Take the 2-minute tour ×
Server Fault is a question and answer site for professional system and network administrators. It's 100% free, no registration required.

I have a wireless internet connection setup on my Mac. (v10.5.6) Am connected to the internet and everything is running smoothly. I recently discovered a quirky behaviour while setting up apache web server. When i typed in my dynamic ip (http://117.254.149.11/) in the webbrowser to visit my site pages it just timed out. In terminal i tried pinging localhost and it worked.

$ ping localhost

PING localhost (127.0.0.1): 56 data bytes

64 bytes from 127.0.0.1: icmp_seq=0 ttl=64 time=0.063 ms

64 bytes from 127.0.0.1: icmp_seq=1 ttl=64 time=0.056 ms

64 bytes from 127.0.0.1: icmp_seq=2 ttl=64 time=0.044 ms

But if i pinged my ip it would just time out.

$ ping 117.254.149.11

PING 117.254.149.11 (117.254.149.11): 56 data bytes

^C

--- 117.254.149.11 ping statistics ---

10 packets transmitted, 0 packets received, 100% packet loss

Pinging any other site works though.

I am completely stumped. Any help would be greatly appreciated.

share|improve this question
    
Is 117.254.149.11 address listed in ifconfig -a? If it is not, then it is probably the external IP of the router and you have to configure on your router a port forwarding rule for port TCP/80 and may be also for TCP/443 and redirect them to the IP configured on the enternet interface of your MAC. –  Mircea Vutcovici Mar 15 '10 at 14:53
    
it does list when i do ifconfig -a. This is what i get: > ppp0: flags=8051<UP,POINTOPOINT,RUNNING,MULTICAST> mtu 1500 inet 117.254.149.11 --> 192.168.52.12 netmask 0xff000000 Still i am not able to ping 117.254.149.11 –  user35526 Mar 15 '10 at 15:48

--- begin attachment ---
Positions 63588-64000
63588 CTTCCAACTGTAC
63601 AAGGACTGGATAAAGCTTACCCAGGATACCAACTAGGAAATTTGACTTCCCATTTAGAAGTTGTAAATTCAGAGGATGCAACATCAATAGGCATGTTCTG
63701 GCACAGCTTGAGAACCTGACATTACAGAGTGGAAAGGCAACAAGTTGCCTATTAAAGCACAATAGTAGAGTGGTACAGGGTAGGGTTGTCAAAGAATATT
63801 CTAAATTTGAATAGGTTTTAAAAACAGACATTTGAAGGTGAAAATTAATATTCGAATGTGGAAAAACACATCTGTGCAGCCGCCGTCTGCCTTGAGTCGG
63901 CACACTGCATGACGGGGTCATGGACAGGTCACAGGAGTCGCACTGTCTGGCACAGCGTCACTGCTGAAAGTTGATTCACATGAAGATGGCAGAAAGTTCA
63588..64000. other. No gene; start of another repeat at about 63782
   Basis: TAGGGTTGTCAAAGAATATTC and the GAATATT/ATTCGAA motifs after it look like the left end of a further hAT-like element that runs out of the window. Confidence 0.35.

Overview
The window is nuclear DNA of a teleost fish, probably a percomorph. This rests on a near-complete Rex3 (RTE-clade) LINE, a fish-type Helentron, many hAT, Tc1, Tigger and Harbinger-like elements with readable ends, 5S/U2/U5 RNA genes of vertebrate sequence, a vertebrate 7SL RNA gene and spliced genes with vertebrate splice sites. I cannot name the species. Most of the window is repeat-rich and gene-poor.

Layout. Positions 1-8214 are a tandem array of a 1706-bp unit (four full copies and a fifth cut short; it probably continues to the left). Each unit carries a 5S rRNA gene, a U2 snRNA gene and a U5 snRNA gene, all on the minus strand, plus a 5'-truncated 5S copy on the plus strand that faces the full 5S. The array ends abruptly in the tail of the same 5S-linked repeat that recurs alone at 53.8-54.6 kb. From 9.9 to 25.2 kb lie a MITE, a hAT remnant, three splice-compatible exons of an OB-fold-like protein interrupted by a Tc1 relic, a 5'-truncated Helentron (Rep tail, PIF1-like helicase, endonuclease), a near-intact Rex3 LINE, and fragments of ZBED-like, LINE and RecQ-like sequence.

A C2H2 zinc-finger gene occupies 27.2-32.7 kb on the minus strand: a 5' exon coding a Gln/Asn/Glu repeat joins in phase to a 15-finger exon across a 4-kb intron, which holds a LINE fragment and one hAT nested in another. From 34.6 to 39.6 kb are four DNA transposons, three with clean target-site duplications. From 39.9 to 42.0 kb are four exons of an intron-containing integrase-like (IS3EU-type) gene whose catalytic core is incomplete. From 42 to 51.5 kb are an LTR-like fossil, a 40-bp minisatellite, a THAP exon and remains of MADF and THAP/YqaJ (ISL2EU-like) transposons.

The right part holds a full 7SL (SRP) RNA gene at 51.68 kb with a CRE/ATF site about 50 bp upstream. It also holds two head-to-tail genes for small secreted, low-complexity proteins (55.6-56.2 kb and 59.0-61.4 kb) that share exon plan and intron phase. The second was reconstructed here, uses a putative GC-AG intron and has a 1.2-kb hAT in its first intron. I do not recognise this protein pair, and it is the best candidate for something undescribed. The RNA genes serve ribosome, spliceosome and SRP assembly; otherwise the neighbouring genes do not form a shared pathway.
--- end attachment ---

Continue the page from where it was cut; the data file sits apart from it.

4 Answers 4

up vote 0 down vote accepted
  1. Make sure that Apache is listening on your WLAN card's IP address: LISTEN ... (where ... is the address from Network Preferences -> AirPort -> Advanced... -> TCP/IP -> IPv4 Address). You can configure this in Apache's config files - their location in the file system depends on your Apache installation (search for httpd.conf, the config files should be in that directory and its subdirectories).

  2. Is http://117.254.149.11/ the dynamic ip of your router or the dynamic ip of your Mac? If it's the one from your router, you'll have to configure NAT to forward to your Mac.

share|improve this answer
    
Unfortunately i don't use a WLAN card. Mine is a USB dongle based hispeed wireless connection. I made no ip configurations at all but instead installed few kexts to get it working. I checked if my port 80 is open and it is. Can you please tell me how i can configure NAT to forward to my Mac? –  user35526 Mar 15 '10 at 15:43
    
First you should somehow find out the IP of your USB WLAN stick. I'd personally use ifconfig on the terminal. It should usually have an IP starting with either 10. or starting with 192.168. Then try to connect to that instead of 117.254.149.11. Only when that works, you should continue to configure NAT. –  Chris Lercher Mar 15 '10 at 15:59
    
This is what i get with ifconfig: ppp0: flags=8051<UP,POINTOPOINT,RUNNING,MULTICAST> mtu 1500 inet 117.254.149.11 --> 192.168.52.12 netmask 0xff000000. ................................................................ Even 192.168.52.12 doesn't ping. Its so weird. –  user35526 Mar 15 '10 at 16:04